What advice would you give to your younger self?

I wish I had gone into government service earlier in my career and gone back and forth between the private and public sector more frequently. I think the public benefits tremendously when those with experience in the private sector bring that training to public service. And as a lawyer in the private sector, I recognize how valuable public sector experience is and how much it benefits clients.

What has been the proudest moment of your career?

I think there is a common misconception that the SEC Division of Enforcement just seeks scalps without regard to equity or whether the current law supports a prosecution. While the SEC has certainly gotten more aggressive in its enforcement stance, its mandate at is core is to enforce the law as written. Perhaps surprisingly, my proudest moments relate to the cases that I advised against bringing, notwithstanding public pressure, on the grounds that even if the conduct involved was less than savory, it was not illegal, and should not be prosecuted.

Tell us an amusing anecdote about your work.

When I was at the SEC, I was prosecuting a case with several defrauded investor witnesses. At one deposition, defense counsel tried to impugn the integrity of the witness, implying that they were a witness only because they wanted to recover their lost investment, and not because they believed they were defrauded. The witness was outraged that counsel thought he was motivated solely by the prospect of financial gains. “Money! You think money motivates me? How dare you!” he thundered. “You think all I care about is money? You know what I care about? Hmm? Not money – hot women!” He then took out his tablet and showed defense counsel an array of attractive women in bikinis on his boat. “This is what matters to me!”

The first step to resolving a problem is believing that a solution is possible.

In my recollection, I don’t think the noun he used was “women.” But I have cleaned up the anecdote for a family audience.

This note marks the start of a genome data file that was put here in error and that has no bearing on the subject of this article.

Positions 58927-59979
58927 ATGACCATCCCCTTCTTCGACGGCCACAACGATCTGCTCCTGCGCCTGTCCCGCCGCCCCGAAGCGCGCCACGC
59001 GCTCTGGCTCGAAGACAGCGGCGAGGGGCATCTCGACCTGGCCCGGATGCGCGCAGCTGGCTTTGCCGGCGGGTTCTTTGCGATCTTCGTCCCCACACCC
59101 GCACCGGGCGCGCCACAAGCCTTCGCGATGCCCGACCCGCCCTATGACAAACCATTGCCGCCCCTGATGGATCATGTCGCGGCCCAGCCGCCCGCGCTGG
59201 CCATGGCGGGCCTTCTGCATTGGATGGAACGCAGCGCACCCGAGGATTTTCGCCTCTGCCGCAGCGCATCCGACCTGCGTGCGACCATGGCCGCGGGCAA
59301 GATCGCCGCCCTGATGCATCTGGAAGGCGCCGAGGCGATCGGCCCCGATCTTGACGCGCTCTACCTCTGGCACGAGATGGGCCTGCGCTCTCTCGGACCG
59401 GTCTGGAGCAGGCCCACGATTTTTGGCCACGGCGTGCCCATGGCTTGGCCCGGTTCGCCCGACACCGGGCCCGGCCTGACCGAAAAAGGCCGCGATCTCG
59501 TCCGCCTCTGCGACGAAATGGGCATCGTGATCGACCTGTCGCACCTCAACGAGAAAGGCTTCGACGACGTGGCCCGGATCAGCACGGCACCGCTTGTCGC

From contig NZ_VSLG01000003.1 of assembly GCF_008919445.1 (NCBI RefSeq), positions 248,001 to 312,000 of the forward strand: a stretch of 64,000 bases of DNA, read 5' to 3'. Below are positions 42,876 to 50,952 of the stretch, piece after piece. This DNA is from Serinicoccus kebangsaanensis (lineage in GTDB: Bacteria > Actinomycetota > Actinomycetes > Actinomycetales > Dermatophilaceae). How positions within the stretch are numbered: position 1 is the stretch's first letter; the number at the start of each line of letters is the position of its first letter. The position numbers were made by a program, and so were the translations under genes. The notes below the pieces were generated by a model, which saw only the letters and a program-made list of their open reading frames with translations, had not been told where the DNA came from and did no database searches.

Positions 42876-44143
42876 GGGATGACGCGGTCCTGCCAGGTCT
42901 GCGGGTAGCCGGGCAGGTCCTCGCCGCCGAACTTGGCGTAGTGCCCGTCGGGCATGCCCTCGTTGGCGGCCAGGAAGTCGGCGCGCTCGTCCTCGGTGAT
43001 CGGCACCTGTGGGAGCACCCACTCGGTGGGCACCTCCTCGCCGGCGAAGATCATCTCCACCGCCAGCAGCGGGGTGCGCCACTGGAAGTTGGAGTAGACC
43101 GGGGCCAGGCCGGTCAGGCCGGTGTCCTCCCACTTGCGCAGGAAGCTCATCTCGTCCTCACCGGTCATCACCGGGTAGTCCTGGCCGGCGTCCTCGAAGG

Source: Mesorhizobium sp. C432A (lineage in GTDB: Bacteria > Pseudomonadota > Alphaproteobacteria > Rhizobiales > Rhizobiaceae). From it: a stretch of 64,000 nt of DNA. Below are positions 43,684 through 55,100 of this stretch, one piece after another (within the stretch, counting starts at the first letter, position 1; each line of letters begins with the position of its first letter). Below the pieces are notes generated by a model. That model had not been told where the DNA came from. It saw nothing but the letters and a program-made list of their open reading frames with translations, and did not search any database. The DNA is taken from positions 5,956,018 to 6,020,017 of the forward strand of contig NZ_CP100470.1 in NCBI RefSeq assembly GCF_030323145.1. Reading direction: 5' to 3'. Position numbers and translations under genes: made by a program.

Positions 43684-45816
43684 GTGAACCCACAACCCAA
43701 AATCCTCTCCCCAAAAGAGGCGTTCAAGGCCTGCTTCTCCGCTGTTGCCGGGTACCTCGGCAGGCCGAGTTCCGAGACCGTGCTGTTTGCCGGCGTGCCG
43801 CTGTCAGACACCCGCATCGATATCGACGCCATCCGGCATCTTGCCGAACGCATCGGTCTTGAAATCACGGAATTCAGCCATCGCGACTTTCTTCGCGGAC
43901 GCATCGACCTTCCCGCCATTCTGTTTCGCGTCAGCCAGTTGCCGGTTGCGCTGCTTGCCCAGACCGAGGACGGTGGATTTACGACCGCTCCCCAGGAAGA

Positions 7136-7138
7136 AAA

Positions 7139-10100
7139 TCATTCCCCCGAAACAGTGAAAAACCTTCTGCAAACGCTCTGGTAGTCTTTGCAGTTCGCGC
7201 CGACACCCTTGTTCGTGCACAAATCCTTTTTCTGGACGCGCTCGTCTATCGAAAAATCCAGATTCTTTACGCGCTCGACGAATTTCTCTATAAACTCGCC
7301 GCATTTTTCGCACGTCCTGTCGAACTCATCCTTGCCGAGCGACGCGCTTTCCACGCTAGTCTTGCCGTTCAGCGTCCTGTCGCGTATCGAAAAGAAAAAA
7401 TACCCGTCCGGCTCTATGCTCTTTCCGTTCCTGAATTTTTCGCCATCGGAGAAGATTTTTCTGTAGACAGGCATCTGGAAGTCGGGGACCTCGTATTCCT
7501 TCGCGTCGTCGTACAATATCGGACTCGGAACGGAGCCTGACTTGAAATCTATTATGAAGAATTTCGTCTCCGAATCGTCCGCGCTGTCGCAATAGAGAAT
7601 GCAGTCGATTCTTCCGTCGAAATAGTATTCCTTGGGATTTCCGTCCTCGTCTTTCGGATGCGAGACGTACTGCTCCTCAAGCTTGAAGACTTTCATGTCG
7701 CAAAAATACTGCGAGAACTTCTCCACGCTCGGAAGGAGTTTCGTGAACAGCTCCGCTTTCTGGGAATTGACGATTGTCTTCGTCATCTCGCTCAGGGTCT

Can you recommend a good book?

While there have been a bevy of good books on finance and crypto in the last year or so, I’m going to recommend what I think is one of the best pieces of fiction in recent years, “Exit West” by Mohsin Hamid. While Hamid’s novel takes place against a backdrop of severe global instability and war, and an uncontrollable migrant crisis spanning the world, the book’s denouement is unexpectedly optimistic and hopeful. With all the troubles currently wracking the globe, I think it is helpful to emphasize models of optimism. Although many current political problems seem insolvable, hopefulness might be the greatest asset – the first step to resolving a problem is believing that a solution is possible.

Give us a prediction for 2024

Today there is a two-for-one special. On the ESG front, the SEC will finally release its long-anticipated climate disclosure rules, and they will be challenged within a day with a lawsuit filed in a district hostile to SEC regulation. With regard to crypto, the SEC will win more cases than it will lose, there will not be a conclusive appeals court decision, and there will not likely be resolution of SEC authority to regulate digital assets either in the courts or in Congress. Ultimately, both issues will await the results of the next election cycle before a final resolution is reached regarding SEC authority over environmental disclosure or digital assets.

What’s your New Year’s wish?

I hope that the greatest source of discord comes from disputes over the scope of SEC authority, and that peaceful resolutions are achieved with respect to the greater political disputes.